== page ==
Qualcomm vs Superdome – Evacuees & Refugees

by on November 1, 2007 · 0 comments

in Media

by Paul Harris
(written as a letter to the U-T editor)

During the nightmarish firestorms in Southern California many individuals and some of the press compared the wildfires to Hurricane Katrina and more specifically the evacuation center at Qualcomm Stadium to the New Orleans Superdome. I do not in any way wish to diminish the horrific losses of life, homes, and despair that many of our residents have gone through, but to make such a comparison goes far beyond comparing apples to oranges. For comparison, the relative estimated statistics are almost unfathomable.

For starters, let us try to contemplate that about 200 times as many people were killed during Katrina as during the wildfires! At least 100 times as many homes were destroyed during Katrina. Almost 100 times as much financial damage was caused by Katrina. As for Qualcomm Stadium, officials definitely learned some lessons from the Superdome. Evacuees to Qualcomm (“refugees” as the Superdome evacuees were labeled) numbered about 15,000. In the Superdome were about 25,000 residents. Qualcomm residents generally stayed a maximum of 4 days, had running water, working electricity, limited shower facilities, TVs, communication to the outside, fairly decent weather, working toilets and toilet paper, entertainment, heroes, ample security, tons of supplies donated by caring Americans, gift baskets, visits by dignitaries & politicians, cots, blankets, days without knowing if their homes still existed, looters, people taking more than their fair share, false rumors about the ability to return home, and fear and frustration.

Superdome residents, including at least two of us San Diego residents, had no running water, no showers, overflowing toilets, and only backup generator electricity after the first day. They generally stayed for a maximum of 6 days, had no central communication after the first day, 95 degree temperatures with 90% humidity inside and outside the Dome, unfounded rumors of rapes and murders, waits in line for food and water for several hours, no showers, much loved entertainment consisting of a clown and a professional violinist, heroes, fear of no more food and water, an in-adequate number of National Guardsmen & police to keep control, weeks without knowing if their loved ones and homes still existed, sleeping on either stadium chairs or urine-soaked cardboard, and only visits by the Mayor, who was staying next door to the Superdome 24 hours a day.

The Federal government stepped up to offer assistance immediately after the firestorms. The Federal government wasn’t even aware till 3 days later that 15,000 people were starving at the New Orleans Convention Center, and disallowed many would be heroes and the Red Cross from coming to the Superdome and city to offer assistance and save future victims from certain death, as well as turning down some foreign aid.

Local heroic residents, city, county, state, and Federal officials were on the scene to assist immediately after the fires started.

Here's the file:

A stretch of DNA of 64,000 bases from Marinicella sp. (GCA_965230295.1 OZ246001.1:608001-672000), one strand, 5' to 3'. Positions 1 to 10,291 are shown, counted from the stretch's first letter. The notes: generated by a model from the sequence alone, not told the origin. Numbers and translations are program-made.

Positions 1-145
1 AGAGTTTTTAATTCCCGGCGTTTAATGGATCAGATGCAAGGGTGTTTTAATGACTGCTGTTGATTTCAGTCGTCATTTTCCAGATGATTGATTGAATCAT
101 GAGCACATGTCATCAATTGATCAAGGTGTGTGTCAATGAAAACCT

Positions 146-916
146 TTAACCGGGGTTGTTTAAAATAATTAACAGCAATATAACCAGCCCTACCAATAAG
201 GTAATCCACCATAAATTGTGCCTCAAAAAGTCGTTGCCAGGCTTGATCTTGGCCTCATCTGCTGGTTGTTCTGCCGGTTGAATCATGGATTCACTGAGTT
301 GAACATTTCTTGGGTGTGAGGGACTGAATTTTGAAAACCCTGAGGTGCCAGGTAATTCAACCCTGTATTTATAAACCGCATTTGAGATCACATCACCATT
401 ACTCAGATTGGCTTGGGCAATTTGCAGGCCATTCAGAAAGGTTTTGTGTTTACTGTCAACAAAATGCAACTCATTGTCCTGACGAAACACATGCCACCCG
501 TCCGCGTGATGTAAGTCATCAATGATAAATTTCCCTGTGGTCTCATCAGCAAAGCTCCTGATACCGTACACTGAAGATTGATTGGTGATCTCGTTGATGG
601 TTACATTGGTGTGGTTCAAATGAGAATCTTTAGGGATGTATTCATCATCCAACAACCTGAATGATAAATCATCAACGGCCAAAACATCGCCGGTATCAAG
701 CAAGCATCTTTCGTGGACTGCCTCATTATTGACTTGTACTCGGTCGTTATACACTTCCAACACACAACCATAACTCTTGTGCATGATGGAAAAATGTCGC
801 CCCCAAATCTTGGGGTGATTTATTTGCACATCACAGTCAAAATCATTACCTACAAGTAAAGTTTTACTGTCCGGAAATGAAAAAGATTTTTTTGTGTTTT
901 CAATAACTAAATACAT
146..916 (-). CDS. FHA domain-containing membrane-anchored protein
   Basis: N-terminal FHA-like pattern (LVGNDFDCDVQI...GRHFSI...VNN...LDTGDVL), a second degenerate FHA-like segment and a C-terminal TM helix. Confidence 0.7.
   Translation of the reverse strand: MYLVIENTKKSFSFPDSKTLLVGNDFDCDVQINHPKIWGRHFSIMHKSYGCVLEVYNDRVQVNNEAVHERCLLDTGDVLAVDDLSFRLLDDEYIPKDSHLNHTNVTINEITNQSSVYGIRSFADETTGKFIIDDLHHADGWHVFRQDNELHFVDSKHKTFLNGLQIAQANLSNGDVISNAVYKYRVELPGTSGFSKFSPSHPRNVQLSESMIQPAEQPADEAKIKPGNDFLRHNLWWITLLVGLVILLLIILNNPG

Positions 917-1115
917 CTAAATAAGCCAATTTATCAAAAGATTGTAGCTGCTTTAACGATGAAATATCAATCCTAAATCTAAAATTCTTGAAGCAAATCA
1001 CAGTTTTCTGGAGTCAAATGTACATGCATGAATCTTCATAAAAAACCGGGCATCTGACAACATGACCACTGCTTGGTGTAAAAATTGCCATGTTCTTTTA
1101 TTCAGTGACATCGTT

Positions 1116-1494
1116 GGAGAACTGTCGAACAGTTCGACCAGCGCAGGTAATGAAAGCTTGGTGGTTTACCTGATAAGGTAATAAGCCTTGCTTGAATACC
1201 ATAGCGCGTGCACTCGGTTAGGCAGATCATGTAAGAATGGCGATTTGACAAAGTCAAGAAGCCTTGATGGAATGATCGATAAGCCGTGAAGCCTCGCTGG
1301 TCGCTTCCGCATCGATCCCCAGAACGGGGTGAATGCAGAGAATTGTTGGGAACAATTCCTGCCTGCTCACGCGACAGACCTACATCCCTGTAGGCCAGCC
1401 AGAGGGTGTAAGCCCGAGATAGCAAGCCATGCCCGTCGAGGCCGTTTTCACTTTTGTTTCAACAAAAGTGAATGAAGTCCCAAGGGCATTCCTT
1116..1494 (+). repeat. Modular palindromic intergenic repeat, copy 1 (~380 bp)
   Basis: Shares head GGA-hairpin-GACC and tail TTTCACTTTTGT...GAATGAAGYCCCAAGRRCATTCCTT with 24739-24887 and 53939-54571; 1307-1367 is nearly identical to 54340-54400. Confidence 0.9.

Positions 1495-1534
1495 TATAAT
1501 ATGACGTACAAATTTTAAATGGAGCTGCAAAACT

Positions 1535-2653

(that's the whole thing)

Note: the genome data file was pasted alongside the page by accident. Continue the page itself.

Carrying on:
Local heroic residents, city, county, and state officials were on the scene to assist Katrina victims immediately after the hurricane. The Canadian Mounties were on the scene to offer assistance sooner than FEMA.

Four days after the fires, a horrendous disaster that caused about 5% of the devastation that Katrina caused, President Bush promised to help out as best he could.

Two weeks after Katrina struck, President Bush appeared in New Orleans and promised, “Throughout the area hit by the hurricane, we will do what it takes, we will stay as long as it takes, to help citizens rebuild their communities and their lives.” After Hurricane Andrew and 9/11, President Bush completely waived the Stafford Act requirement that New York and Florida (both far wealthier than those areas destroyed by Katrina) provide 10% of matching funds up front from local funding before receiving federal aid for rebuilding projects. He refused to waive this requirement for the Gulf Coast.

Qualcomm residents were free to come and go from the stadium and many were shocked when suddenly told they would have to leave after 5 days. After all, a Chargers game was scheduled for Sunday.

And finally, those of us imprisoned in the Superdome were prohibited from leaving and told we would be shot or arrested if we left, and were shocked when they finally told us the truth, and the vast majority were able to leave after 6 days.

So for those of you in San Diego who have made statements that people are crazy to want to rebuild in hurricane prone areas, I pose one question. Are these feelings consistent with your feelings about your neighbors who plan to rebuild in areas that are at an equal or greater risk with the combined fire and earthquake threats, as the hurricane threat in New Orleans every few decades?

I have offered my hopes, sincerest thoughts, dollars and my home for temporary lodging to those in San Diego who have suffered unbelievable losses. I just hope we don’t ever forget to continue giving to those along the Gulf Coast who survived a disaster many times the magnitude of ours in Southern California.

Paul Harris is a Clairemont resident (previously O.B.) who has written a soon to be released book entitled, Diary From the Dome.

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